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Malcolm Guite: Poet’s Corner

18 November 2022

As darkness descends, there is joy to be found in dancing, Malcolm Guite finds

I AM not usually surprised by bonfire night. As a little boy, I loved it — not only for the firework display when it came, but even more because I loved the sparklers that we were allowed to light ourselves, passing the bright shower of sparks from one sparkler to the next in our circle of friends, and then running crazily round the garden making magical fiery shapes with our blazing wands. All year, we were told not to play with fire, and then, suddenly, on this one special night, we could do it to our heart’s content.

But I was surprised by it this year, because, on the night itself, I walked out into the darkness of my new hometown of North Walsham, and there was nothing: no distant bangs, no families streaming excitedly towards the park, not even a whiff of gunpowder in the air. “Perhaps it’s just not happening,” I thought. “Perhaps this dreadful cost-of-living crisis has bitten so deeply that no one can afford it, not even the town council.” We went to bed early, a little disappointed.

It was quite out of my mind, the next evening, the Sunday, when I went for a walk in the early dark, just for the exercise. But this time, there were parents and children out everywhere, all streaming towards the Memorial Park, with a sense of anticipation in the air. And, when I followed them to the park, everything was just as it should be: the gathering crowd, the children excited be out in the dark, a fringe of stalls round the field selling hot dogs and toffee apples, and, for the mums and dads, an old double-decker bus converted into a mobile bar dispensing real ales and steaming glasses of mulled wine.

In addition, there was something that never featured in my young days: a stage set up with a band. They were very good, playing mainly dance hits from the ’80s. The parents kept their distance, but, on the muddy grass in front of the stage, a gaggle of excited children were leaping, cavorting, and dancing, while the sprightly lead singer urged them on.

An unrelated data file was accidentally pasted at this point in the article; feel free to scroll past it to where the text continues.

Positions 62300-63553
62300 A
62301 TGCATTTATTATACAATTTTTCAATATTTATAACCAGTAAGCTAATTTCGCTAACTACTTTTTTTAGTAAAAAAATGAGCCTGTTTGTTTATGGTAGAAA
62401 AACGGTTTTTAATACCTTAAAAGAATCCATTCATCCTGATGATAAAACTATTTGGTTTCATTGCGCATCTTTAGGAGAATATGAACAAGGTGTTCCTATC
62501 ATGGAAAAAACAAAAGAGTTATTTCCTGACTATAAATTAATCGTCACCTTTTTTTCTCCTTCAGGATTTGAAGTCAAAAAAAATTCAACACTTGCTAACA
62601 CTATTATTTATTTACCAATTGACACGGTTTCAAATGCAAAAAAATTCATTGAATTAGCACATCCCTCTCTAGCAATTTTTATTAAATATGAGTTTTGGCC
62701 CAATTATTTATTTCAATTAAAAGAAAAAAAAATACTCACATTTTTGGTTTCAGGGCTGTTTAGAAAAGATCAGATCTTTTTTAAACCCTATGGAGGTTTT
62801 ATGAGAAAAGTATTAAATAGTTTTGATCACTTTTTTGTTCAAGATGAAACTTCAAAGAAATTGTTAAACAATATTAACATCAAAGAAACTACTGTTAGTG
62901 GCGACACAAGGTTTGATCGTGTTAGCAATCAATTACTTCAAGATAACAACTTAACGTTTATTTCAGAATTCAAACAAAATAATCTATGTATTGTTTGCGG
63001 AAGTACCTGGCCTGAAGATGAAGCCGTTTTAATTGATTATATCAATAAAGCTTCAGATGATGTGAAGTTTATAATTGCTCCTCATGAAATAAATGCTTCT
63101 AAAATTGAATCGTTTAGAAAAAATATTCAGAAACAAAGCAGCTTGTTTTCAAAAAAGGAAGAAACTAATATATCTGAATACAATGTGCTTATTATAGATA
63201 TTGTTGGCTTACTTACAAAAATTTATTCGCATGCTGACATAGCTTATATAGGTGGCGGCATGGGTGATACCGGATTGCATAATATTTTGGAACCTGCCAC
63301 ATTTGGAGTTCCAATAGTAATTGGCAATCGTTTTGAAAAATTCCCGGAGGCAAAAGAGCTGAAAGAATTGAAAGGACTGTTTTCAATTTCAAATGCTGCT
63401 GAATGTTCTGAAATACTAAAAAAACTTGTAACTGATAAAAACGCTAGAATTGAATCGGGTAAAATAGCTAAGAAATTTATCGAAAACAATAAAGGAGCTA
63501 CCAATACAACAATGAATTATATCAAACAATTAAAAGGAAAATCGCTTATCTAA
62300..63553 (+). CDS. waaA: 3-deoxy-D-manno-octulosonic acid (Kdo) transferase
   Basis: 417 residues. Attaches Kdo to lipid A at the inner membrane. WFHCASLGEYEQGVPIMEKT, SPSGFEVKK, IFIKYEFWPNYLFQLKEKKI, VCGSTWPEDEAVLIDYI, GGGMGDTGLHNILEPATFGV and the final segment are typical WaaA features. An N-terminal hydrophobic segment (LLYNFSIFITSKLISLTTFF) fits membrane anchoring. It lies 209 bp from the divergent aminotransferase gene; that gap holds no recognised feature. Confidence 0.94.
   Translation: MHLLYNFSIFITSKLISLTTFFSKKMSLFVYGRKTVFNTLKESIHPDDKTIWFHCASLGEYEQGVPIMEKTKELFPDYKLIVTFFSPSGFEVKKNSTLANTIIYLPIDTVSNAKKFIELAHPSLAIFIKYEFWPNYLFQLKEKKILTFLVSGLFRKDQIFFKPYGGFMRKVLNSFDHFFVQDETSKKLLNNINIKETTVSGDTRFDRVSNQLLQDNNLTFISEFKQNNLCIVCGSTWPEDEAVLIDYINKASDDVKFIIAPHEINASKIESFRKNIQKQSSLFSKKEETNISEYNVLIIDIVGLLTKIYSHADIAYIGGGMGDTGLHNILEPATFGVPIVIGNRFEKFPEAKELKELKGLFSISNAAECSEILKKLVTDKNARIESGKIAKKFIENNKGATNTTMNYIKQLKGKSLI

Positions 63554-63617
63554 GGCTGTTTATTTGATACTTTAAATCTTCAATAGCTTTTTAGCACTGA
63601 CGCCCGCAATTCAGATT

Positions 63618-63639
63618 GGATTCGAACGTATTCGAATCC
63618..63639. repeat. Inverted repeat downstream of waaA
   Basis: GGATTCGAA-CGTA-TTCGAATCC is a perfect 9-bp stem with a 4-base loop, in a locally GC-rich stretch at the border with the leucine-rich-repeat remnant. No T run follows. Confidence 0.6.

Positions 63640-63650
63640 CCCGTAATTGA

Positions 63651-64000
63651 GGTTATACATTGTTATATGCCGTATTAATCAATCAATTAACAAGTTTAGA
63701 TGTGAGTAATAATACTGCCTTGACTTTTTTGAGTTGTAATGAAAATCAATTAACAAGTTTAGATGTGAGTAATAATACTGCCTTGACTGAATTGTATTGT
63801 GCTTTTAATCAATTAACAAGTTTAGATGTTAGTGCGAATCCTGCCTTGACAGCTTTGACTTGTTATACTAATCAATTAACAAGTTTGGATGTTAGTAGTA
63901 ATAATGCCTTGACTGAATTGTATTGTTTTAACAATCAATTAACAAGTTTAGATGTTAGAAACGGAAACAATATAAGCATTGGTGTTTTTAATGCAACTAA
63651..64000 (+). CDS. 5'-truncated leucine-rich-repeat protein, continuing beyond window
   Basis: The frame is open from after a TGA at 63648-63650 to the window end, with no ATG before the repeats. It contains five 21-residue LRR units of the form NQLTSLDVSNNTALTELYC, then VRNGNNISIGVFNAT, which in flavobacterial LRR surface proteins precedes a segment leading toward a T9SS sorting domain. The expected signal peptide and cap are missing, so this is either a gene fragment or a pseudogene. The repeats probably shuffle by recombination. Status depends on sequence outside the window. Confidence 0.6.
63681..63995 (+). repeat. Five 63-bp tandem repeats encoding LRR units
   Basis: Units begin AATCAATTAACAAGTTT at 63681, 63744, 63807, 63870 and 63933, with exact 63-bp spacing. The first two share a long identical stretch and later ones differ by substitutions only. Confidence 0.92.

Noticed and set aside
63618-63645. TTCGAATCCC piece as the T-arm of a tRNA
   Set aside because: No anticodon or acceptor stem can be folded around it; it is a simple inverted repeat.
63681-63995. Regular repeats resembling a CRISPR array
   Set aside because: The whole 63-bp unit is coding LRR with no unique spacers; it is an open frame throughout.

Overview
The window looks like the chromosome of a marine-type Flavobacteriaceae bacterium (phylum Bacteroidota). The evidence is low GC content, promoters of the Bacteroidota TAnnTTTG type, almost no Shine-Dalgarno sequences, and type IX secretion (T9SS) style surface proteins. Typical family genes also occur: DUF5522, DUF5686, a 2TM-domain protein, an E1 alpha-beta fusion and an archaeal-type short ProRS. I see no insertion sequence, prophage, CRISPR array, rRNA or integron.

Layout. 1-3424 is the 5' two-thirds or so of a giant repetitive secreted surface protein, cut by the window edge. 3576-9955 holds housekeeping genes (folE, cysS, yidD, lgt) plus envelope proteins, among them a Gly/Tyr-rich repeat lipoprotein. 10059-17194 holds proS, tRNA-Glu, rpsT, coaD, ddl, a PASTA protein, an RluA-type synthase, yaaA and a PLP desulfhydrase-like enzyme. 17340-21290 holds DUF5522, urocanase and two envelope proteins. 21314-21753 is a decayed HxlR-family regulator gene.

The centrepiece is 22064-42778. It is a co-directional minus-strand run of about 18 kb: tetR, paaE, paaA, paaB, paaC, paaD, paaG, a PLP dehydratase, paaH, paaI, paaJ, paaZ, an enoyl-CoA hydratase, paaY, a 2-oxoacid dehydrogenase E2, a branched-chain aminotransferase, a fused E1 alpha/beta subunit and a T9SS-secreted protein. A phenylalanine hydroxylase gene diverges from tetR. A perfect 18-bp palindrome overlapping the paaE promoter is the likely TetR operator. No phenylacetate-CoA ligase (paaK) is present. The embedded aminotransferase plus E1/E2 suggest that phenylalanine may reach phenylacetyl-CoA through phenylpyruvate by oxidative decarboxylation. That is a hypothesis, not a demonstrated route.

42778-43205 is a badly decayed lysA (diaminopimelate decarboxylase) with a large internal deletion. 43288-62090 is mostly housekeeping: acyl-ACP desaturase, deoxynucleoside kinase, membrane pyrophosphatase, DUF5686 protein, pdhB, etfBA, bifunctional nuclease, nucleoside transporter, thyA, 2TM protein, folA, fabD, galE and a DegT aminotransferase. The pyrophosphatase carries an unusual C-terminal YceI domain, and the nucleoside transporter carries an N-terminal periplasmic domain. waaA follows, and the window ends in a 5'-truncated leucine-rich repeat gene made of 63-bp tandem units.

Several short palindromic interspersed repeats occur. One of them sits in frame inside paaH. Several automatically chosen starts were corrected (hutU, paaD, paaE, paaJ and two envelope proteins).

They weren’t waving the dangerous sparklers that I remembered from my childhood, but instead an assortment of glowing wands and swords filled with flashing LEDs constantly changing colour. It was wonderful. And then, appropriately enough, the band launched into a vigorous high-speed cover of Bruce Springsteen’s “Dancing in the Dark.”

He wrote that song, which became his biggest hit single, out of sheer frustration at being asked by his producer to write a radio-friendly pop single, something that he thought he couldn’t do. He felt that he didn’t have that kind of spark, and, in any case, being asked to do so reduced him from being an artist to being merely a hired gun — hence the chorus:


You can’t start a fire

You can’t start a fire without a spark
This gun’s for hire
Even if we’re just dancin’ in the dark


But, even as he lamented its absence, he found his spark, and the rest, as they say, is history.

When we got home, there was an item on the news about how people in Kyiv were coping with the long power cuts inflicted on them by the Russians. It featured a wonderful account of a salsa class determined to keep going, dancing in the dark to the flicker of candles and torches, when the surrounding bangs and thuds were not friendly fireworks but deadly bombardment. It was all there: courage and joy firing up defiance.

It’s going to be a dark and difficult winter for everyone; but thank God for the spark he kindles within us, that can keep us all dancing in the dark.

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